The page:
In news that should have tails wagging for landlords and insurance providers throughout the Commonwealth, the statehouse passed a revision to the law that confers liability on dog owners by largely exempting landlords from liability. This modification is a response to a 2012 Kentucky Supreme Court case that conferred potential strict liability on landlords for dog bites. Since that decision five years ago, landlord groups, insurance companies, and chambers of commerce have been working to pass a law to clarify that liability is the responsibility of the dog owner. Earlier this year, Rep. Stan Lee of Lexington led the charge to make the change in law, which is expected to result in lower insurance premiums and less court appearances for landlords across the state.

The new provision is a course-correction from the 2012 Kentucky Supreme Court decision in Benningfield v. Zinsmeister, 367 S.W.3d 561 (Ky. 2012). In that opinion, the court interpreted the definition of a dog’s “owner” under KRS 385.095(5) to include landlords, as the text of the law read, “‘Owner’…includes every person having a right of property in the dog and every person who keeps or harbors the dog, or has it in his care, or permits it to remain on or about premises owned or occupied by him …” (Emphasis added). Liability would then flow from KRS 258.235(4), which states, “Any owner whose dog is found to have caused damage to a person, livestock, or other property shall be responsible for that damage.”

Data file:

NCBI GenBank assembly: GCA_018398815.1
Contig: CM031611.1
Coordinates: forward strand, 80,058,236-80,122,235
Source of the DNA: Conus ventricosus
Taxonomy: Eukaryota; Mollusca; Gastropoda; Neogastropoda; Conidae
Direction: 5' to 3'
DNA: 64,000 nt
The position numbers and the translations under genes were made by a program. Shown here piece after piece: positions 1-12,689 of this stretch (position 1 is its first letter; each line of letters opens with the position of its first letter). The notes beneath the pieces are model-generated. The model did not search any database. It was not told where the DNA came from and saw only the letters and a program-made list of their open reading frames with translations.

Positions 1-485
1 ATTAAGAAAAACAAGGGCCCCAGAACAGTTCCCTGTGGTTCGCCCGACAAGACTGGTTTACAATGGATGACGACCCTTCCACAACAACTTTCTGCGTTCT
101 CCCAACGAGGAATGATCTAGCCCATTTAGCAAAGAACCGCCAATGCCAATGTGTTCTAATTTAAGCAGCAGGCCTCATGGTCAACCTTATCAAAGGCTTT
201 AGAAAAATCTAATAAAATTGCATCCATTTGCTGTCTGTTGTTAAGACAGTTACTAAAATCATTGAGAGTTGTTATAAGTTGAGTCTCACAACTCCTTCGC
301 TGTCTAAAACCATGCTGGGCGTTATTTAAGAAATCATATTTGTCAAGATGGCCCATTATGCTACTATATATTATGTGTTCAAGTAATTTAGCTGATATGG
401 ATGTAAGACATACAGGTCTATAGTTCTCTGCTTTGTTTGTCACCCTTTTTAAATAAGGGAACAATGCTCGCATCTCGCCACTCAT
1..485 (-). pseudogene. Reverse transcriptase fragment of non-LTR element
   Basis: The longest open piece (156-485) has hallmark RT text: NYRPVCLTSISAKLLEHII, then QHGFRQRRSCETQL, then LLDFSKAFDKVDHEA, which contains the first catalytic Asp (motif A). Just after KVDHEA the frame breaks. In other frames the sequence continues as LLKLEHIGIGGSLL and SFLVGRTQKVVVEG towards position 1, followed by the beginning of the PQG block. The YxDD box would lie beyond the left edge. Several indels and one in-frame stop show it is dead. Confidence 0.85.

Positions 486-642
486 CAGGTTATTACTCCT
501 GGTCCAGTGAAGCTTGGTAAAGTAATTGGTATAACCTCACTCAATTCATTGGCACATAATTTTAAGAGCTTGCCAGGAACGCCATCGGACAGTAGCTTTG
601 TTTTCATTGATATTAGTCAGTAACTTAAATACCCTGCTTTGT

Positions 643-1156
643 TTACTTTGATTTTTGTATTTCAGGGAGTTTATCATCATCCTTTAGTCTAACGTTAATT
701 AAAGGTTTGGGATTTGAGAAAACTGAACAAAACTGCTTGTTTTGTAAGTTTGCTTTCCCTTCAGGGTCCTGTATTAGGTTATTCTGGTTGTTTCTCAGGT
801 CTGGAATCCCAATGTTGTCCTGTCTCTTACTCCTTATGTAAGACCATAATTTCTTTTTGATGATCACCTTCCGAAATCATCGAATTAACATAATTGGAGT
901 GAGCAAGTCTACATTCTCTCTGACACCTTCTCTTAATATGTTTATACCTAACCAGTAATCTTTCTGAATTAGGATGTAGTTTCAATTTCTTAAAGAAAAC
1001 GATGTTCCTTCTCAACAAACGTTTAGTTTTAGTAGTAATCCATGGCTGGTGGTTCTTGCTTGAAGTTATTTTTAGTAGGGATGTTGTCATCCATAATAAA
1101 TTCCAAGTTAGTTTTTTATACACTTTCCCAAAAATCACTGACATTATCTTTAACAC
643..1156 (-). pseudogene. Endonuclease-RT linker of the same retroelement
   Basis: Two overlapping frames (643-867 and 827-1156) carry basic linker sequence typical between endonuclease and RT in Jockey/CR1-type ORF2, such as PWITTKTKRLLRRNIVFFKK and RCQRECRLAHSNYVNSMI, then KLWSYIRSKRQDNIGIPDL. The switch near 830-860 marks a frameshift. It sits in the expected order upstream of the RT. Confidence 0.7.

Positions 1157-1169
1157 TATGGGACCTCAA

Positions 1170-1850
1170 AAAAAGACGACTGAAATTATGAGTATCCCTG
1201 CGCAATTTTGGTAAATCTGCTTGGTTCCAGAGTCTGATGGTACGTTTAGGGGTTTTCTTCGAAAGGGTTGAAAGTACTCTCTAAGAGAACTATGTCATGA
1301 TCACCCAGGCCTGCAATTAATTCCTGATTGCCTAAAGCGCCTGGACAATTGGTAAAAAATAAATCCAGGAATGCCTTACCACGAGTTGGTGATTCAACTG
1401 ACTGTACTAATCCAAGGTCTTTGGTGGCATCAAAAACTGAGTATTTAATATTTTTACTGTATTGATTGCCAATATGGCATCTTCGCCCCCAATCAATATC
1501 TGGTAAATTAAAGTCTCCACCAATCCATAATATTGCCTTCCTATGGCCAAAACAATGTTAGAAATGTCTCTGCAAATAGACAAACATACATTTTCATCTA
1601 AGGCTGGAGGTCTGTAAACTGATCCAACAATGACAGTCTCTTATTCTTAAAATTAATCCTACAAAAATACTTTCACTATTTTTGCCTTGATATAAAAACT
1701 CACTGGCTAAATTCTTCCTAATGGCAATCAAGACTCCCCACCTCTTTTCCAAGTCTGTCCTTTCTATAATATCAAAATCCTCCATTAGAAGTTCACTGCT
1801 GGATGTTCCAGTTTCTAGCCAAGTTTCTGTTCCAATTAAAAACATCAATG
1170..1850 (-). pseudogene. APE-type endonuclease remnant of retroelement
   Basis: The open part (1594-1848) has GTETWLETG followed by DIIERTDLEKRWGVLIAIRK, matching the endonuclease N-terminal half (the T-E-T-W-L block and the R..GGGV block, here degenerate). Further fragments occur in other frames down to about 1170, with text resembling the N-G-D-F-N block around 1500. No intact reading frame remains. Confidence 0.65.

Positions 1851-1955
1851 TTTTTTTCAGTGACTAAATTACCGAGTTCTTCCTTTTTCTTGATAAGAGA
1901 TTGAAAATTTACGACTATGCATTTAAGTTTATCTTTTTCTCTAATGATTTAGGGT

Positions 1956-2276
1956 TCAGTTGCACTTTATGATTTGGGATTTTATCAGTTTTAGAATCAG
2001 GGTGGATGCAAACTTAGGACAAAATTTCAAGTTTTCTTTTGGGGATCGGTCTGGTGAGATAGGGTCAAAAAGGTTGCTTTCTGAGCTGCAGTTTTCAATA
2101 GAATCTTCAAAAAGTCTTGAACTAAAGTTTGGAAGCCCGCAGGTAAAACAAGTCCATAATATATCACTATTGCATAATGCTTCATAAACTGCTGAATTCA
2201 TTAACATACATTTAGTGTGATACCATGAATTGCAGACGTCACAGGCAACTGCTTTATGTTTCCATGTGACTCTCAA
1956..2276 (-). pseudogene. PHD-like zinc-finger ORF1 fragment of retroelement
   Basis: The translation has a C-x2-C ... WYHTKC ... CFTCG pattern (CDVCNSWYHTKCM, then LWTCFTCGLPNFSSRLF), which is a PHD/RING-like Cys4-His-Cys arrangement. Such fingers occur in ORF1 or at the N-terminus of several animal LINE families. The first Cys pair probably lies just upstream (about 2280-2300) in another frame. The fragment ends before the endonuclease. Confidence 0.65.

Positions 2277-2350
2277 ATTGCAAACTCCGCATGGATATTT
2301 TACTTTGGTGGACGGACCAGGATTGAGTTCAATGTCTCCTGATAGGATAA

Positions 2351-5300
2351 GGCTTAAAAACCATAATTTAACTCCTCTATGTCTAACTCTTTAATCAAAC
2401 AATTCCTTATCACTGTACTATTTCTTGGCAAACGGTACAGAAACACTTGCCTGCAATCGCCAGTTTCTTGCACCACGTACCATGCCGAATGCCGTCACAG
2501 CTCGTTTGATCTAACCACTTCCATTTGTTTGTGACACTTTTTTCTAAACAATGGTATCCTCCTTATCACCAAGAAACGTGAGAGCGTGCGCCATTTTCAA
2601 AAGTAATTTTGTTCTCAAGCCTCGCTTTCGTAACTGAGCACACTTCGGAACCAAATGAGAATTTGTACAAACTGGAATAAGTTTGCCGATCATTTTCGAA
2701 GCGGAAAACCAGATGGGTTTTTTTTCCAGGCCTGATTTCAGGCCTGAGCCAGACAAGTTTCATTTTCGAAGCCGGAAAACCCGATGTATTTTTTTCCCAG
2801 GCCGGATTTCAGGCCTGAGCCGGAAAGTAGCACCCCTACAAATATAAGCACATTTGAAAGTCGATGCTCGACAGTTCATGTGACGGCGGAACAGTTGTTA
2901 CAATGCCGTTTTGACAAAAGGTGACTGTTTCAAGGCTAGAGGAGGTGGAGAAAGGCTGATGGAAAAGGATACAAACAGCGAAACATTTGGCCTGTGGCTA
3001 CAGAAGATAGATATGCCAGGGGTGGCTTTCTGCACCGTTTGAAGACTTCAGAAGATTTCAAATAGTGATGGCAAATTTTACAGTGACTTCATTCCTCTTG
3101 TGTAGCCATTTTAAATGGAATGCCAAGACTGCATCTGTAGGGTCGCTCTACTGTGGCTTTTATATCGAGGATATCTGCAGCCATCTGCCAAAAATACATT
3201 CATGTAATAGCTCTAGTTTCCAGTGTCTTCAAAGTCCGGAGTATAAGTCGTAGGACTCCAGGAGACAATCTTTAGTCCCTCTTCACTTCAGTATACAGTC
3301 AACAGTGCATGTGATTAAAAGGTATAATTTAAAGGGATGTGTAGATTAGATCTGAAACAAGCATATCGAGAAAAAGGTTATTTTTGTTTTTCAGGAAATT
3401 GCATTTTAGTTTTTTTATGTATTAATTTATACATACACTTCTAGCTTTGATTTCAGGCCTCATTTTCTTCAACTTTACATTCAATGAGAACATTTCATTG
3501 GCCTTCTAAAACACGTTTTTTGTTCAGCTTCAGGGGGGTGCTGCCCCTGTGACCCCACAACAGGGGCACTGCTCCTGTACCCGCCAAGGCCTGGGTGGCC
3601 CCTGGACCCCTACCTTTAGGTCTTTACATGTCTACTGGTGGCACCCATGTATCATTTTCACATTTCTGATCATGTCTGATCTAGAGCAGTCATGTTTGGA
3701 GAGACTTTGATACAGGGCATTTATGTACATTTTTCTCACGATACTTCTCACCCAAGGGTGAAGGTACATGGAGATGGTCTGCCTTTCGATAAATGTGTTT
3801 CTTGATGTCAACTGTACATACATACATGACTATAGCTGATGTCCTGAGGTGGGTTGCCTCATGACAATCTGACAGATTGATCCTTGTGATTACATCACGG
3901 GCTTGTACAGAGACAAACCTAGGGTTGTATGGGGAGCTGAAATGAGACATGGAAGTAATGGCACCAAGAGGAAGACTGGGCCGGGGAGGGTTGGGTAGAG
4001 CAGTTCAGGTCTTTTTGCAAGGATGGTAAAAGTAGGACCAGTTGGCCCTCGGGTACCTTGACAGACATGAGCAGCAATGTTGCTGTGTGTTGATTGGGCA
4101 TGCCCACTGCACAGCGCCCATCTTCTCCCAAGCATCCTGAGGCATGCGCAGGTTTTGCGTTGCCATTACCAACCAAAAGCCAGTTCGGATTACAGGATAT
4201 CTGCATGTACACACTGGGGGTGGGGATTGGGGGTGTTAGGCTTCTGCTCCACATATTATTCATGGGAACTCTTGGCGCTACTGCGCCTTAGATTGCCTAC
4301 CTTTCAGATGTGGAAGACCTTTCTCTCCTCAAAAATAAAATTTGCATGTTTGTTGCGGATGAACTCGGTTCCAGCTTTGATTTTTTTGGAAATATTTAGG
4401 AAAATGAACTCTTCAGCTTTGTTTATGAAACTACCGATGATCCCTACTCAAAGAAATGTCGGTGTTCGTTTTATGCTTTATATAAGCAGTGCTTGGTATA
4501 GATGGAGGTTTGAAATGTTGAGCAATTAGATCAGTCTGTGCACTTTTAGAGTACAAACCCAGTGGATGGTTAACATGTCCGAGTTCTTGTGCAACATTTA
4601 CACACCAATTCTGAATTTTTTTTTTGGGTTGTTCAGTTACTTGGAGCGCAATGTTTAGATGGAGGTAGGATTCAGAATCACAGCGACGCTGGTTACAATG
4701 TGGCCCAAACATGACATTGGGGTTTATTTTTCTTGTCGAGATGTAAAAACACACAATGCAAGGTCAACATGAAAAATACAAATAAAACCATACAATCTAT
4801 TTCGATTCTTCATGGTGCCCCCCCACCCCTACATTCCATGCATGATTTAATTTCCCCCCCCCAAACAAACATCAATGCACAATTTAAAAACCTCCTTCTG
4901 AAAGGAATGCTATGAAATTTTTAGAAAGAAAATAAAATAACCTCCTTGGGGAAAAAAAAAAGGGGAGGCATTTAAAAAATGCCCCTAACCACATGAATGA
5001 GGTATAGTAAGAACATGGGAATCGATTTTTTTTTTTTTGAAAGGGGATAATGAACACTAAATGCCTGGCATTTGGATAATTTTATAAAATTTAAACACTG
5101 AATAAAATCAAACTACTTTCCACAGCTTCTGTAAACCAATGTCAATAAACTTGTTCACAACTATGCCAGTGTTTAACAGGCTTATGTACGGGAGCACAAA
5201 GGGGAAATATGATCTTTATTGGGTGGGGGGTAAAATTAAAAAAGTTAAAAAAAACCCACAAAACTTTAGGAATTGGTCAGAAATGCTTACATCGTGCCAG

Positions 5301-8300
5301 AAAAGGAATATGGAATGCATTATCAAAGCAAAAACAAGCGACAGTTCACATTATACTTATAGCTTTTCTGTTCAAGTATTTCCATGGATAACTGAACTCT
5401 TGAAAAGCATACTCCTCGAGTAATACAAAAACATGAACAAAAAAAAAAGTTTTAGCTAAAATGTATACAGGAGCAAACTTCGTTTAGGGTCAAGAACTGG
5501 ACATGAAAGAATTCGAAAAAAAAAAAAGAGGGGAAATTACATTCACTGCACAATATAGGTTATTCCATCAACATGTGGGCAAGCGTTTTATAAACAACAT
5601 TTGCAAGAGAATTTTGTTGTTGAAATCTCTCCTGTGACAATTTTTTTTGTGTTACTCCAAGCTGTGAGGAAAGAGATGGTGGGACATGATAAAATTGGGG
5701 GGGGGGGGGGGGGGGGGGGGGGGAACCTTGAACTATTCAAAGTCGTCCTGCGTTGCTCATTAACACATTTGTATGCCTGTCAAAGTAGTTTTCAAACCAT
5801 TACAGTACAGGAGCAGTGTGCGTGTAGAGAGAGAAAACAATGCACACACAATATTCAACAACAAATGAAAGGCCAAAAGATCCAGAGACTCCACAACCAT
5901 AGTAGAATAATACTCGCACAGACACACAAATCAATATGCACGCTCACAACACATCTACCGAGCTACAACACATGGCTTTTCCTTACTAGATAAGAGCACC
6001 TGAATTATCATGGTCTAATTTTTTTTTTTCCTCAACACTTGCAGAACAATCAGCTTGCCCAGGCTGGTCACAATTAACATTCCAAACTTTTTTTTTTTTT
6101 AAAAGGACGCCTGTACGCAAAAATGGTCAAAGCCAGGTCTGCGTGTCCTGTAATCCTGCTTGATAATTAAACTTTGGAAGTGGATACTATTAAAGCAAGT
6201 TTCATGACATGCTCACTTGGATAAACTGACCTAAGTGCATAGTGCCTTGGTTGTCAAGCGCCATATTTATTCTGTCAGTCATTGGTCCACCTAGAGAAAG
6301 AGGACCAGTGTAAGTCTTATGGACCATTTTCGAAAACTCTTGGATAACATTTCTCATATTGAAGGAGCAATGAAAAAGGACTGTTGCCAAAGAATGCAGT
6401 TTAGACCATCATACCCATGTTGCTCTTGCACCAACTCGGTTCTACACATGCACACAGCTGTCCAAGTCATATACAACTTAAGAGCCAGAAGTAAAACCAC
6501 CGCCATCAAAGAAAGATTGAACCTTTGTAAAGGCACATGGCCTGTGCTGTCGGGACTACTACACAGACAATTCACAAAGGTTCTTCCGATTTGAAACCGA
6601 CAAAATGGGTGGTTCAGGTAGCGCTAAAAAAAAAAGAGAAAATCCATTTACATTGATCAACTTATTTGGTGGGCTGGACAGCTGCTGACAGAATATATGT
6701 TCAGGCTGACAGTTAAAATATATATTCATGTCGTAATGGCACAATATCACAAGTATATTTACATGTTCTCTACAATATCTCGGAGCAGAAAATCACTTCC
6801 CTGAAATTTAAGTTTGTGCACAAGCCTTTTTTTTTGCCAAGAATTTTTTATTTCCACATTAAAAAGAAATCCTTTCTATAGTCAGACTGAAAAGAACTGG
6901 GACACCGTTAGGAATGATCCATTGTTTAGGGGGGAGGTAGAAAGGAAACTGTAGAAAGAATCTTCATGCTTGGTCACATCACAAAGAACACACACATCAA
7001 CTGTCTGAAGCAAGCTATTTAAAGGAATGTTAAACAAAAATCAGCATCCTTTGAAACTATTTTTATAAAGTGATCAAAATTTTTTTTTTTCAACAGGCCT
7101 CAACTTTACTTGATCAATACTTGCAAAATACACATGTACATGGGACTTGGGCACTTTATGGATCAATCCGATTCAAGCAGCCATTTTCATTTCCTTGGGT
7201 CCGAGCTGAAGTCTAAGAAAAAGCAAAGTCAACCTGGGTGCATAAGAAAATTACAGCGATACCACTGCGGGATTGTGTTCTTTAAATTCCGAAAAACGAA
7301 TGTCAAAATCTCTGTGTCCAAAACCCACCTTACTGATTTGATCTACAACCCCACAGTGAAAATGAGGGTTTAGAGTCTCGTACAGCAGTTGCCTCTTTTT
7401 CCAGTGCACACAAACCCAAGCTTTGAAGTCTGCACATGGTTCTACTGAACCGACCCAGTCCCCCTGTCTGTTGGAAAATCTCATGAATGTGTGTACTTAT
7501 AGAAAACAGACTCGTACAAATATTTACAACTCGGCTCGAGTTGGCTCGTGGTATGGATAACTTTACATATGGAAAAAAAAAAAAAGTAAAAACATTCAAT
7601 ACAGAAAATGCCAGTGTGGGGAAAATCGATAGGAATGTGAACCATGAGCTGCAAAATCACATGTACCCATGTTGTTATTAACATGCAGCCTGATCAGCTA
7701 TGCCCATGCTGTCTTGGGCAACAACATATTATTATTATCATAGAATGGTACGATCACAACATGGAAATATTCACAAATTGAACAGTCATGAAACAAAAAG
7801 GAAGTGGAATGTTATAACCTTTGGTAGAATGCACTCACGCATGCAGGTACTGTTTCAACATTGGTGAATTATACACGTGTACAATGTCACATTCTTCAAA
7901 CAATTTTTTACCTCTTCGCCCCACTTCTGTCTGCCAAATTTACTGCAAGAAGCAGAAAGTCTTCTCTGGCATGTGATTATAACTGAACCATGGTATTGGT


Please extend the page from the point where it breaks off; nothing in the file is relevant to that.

To prevent landlords from continuing to get bitten by this interpretation of the dog bite statute’s ownership provisions, HB 112 was passed in the 2017 legislative session and signed into law by Gov. Matt Bevin in March. The following changes to KRS 258.095 took effect on June 29:

(5) "Owner," when applied to the proprietorship of a dog, includes:

(a) Every person having a right of property in the dog; and

(b) Every person who:

  1. Keeps or harbors the dog;
  2. Has the dog in his or her care;
  3. Permits the dog to remain on or about premises owned and occupied by him or her; or
  4. Permits the dog to remain on or about premises leased and occupied by him or her

(Emphasis added).

By requiring that “ownership” of a dog only attaches when the person occupies the premises in question, this new language effectively bars strict liability (liability absent a showing of negligence) for a large swath of landlords, liability that has been hounding them since 2012. This change may not eliminate potential negligence claims, but the liability of landlords for dog bite claims is expected to be curtailed significantly.